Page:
879. Divergent Profiles of Oral Microbiota are Associated with Risk of Healthcare-Associated Pneumonia in Humans
Session: Oral Abstract Session: Microbiome and Susceptibility to Infection
Saturday, October 22, 2011: 11:00 AM
Room: 156ABC
Background: Healthcare associated pneumonia (HCAP) is a growing public health problem.  Strategies to identify high risk patients for HCAP remain problematic, hampering effective prevention efforts. Impaired oral hygiene is a known modifiable risk factor for HCAP, but the precise alterations in oral microbiota associated with pneumonia risk are unknown. Our goal was to determine if there was an association between the oral microbial profile and subsequent development of pneumonia.

Methods: We used 16S rRNA gene pyrosequencing to compare the oral microbial profiles of healthy community dwelling adults with those at risk for HCAP (i.e., nursing home residents, and mechanically ventilated ICU patients). A total of 37 subjects were prospectively followed for 1 month for pneumonia development. 

Results: Streptococcaceae represented the dominant taxa within the oral cavity, but the average proportion differed across the three clinical settings: community dwellers (0.65), nursing home residents (0.43), and mechanically ventilated ICU patients (0.33; p=0.02 compared to community dwellers). Furthermore, ICU subjects who subsequently developed pneumonia had a significantly smaller average proportion of oral Streptococcaceae (0.07) at baseline compared to the ICU subjects who did not develop pneumonia (0.49; p=0.02). The mean weighted UniFrac distance, a measure of bacterial community composition, among ICU subjects who developed pneumonia (0.36) was significantly different than the mean weighted UniFrac distance among ICU subjects who did not develop pneumonia (0.24, p=0.005). Principal Coordinate Analysis of the weighted UniFrac distances confirmed a distinct divergence of the ICU subjects who developed pneumonia from the cluster of ICU subjects who did not develop pneumonia.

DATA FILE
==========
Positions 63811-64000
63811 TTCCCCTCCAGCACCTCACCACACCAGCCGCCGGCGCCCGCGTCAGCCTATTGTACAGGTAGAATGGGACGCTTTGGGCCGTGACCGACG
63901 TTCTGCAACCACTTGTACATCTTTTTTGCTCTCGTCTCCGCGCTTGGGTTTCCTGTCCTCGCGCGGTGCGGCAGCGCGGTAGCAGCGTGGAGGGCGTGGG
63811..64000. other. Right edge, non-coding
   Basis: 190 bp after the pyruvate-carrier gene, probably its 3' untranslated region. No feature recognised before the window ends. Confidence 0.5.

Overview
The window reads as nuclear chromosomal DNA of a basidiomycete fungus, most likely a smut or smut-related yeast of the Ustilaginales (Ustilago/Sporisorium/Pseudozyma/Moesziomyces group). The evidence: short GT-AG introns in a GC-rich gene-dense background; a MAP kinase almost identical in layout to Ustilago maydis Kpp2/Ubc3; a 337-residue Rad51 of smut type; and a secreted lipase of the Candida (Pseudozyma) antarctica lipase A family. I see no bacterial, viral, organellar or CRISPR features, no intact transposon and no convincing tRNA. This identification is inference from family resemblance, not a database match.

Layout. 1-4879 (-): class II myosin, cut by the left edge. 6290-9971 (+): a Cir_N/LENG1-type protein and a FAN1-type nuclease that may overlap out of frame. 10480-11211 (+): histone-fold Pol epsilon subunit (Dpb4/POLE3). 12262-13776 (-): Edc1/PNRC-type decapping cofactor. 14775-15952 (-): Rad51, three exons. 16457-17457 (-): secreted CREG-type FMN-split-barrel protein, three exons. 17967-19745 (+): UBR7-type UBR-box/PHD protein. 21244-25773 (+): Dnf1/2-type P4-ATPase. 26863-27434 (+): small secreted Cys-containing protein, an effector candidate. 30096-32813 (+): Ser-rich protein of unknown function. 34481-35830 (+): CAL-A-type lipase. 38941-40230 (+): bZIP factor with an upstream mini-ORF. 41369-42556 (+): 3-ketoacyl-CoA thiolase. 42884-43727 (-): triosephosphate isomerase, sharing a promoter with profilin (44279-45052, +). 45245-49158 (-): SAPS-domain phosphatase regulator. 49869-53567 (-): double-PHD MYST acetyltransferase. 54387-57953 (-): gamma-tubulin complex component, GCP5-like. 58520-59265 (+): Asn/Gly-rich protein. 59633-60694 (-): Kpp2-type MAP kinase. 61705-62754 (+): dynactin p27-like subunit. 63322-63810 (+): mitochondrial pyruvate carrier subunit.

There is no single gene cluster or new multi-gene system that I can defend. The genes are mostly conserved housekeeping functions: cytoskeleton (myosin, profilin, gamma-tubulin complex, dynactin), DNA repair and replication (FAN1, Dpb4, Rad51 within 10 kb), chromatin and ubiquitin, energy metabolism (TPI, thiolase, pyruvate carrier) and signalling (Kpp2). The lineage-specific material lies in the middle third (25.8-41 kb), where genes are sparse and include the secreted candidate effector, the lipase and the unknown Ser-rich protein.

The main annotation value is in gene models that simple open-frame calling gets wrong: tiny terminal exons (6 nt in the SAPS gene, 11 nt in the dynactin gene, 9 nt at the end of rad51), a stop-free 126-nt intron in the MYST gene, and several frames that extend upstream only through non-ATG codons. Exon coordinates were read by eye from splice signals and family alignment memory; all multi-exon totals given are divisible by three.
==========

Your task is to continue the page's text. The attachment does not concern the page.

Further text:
Conclusion: Oral microbial profiles differ in community dwelling adults compared to those in healthcare settings at high risk for pneumonia. Mechanically ventilated ICU subjects who subsequently developed pneumonia had a distinct divergence of their oral microbial profiles compared to ICU subjects who did not develop pneumonia. Pyrosequencing of oral microbiota may identify patients at high risk of HCAP, and suggest innovative ways for targeted prevention.

Subject Category: C. Clinical studies of bacterial infections and antibacterials including sexually transmitted diseases and mycobacterial infections (surveys, epidemiology, and clinical trials)

Samit Joshi, DO, MPH, Can Bruce, Ph.D., Sukanya Narasimhan, PhD, Joseph Y. Kim, M.D., Erol Fikrig, MD and Vincent Quagliarello, MD, Internal Medicine, Yale University School of Medicine, New Haven, CT


S. Joshi, None

C. Bruce, None

S. Narasimhan, None

J. Y. Kim, None

E. Fikrig, None

V. Quagliarello, None

Findings in the abstracts are embargoed until 12:01 a.m. EST Thursday, Oct. 20 with the exception of research findings presented at IDSA press conferences.